Sometimes I really enjoy a high-stress knit: a complex colorwork or heavily cabled design. And sometimes a low-stress project is exactly what I need.
Strandwanderer is to me the definition of a low-stress knit. It is so much fun to knit, and there is almost no counting or memorizing required.
It is never boring because I am constantly changing what I am doing. And even though I keep changing what I am doing, I was able to commit the pattern to memory very quickly. And once I figured out purling backwards, that became fun. By sheer repetition I’ve gotten pretty darn good at the backwards and am now looking forward to the short row sections. There’s nothing like lots and lots of practice to really get a handle on a new technique.
I think it would be fun to knit a larger one using a heavier yarn. The designer points out that the pattern works best with yarns that have color repeats of 20 – 35 cm in length per color — that’s an important consideration to keep in mind. Almost all the projects in Ravelry are done with fingering weight yarns. I’d love to try it in a DK weight yarn. It’s easy enough to check how the pooling will look — knit a swatch of the short-row section. And it could be adjusted slightly by adding a stitch or two to the length of the short rows. If I did that, I’d have to fiddle with the rows at each side of the short row stripe. It would be fun to try!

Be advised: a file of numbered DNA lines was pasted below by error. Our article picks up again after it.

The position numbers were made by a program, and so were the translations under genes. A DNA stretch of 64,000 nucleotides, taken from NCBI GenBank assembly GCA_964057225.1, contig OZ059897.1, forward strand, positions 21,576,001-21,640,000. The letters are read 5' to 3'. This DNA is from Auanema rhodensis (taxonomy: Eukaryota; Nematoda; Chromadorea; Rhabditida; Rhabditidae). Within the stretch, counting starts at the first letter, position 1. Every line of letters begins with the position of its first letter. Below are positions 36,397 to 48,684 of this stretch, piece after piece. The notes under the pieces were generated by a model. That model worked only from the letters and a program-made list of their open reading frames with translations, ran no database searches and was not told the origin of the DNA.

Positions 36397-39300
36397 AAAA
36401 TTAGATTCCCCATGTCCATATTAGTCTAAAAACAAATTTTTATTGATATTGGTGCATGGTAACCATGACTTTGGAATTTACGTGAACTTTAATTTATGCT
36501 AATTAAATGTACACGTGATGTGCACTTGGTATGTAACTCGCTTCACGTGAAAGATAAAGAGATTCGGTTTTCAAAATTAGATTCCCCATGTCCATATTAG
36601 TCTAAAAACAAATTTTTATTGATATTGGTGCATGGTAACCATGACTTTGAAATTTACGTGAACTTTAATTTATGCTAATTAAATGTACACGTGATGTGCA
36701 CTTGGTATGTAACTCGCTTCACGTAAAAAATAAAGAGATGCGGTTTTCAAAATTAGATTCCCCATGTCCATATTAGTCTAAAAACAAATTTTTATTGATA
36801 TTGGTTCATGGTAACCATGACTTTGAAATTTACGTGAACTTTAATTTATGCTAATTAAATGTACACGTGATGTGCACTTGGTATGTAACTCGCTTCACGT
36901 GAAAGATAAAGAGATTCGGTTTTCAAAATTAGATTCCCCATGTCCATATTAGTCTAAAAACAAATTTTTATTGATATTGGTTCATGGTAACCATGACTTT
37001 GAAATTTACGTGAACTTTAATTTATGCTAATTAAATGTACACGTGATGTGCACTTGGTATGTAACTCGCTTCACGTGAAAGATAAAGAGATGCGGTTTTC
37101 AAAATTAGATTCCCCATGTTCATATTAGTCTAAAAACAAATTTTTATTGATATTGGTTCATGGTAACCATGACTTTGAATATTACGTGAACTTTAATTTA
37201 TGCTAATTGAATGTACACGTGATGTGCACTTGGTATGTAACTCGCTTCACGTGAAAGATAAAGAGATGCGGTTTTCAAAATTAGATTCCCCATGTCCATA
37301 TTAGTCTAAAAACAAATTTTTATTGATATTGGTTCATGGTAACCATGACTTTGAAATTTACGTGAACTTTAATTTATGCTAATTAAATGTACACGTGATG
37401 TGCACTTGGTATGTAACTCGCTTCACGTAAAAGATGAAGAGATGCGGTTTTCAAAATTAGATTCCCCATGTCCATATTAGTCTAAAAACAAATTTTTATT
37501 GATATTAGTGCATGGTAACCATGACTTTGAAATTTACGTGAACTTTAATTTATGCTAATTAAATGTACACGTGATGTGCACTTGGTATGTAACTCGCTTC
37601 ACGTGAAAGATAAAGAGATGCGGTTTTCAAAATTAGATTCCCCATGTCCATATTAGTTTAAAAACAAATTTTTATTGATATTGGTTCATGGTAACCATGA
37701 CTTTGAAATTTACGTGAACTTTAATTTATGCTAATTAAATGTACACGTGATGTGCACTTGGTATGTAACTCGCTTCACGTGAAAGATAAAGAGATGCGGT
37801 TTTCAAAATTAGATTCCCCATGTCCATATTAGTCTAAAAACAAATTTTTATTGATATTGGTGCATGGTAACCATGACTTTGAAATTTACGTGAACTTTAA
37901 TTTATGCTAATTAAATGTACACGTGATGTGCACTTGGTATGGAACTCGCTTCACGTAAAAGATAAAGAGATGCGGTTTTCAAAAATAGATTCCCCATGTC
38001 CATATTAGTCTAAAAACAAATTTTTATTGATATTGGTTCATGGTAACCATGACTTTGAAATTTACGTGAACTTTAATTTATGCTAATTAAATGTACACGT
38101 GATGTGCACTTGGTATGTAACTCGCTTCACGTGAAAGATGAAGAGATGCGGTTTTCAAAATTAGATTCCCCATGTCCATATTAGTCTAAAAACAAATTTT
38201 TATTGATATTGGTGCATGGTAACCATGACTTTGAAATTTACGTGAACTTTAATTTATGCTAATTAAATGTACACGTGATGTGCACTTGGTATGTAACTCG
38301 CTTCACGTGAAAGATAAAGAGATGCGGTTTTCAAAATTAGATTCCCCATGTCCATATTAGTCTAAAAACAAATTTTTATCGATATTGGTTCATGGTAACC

The winner of a copy of Entrelac 2: New Techniques for Interlace Knitting by Rosemary Drysdale is Bobbi, who has been emailed. As always, thanks to everyone who left a comment to be entered in the giveaway, and a very big thank-you to Sixth & Spring publishers for their continued generosity in not only sending me review copies of new books but offering a second copy for a giveaway!
Loki is working on his winter coat, so he is getting daily grooming so I can stay ahead of mats. It’s a good think he likes being groomed. He is also into keeping his life as low-stress as possible.
No anxiety there!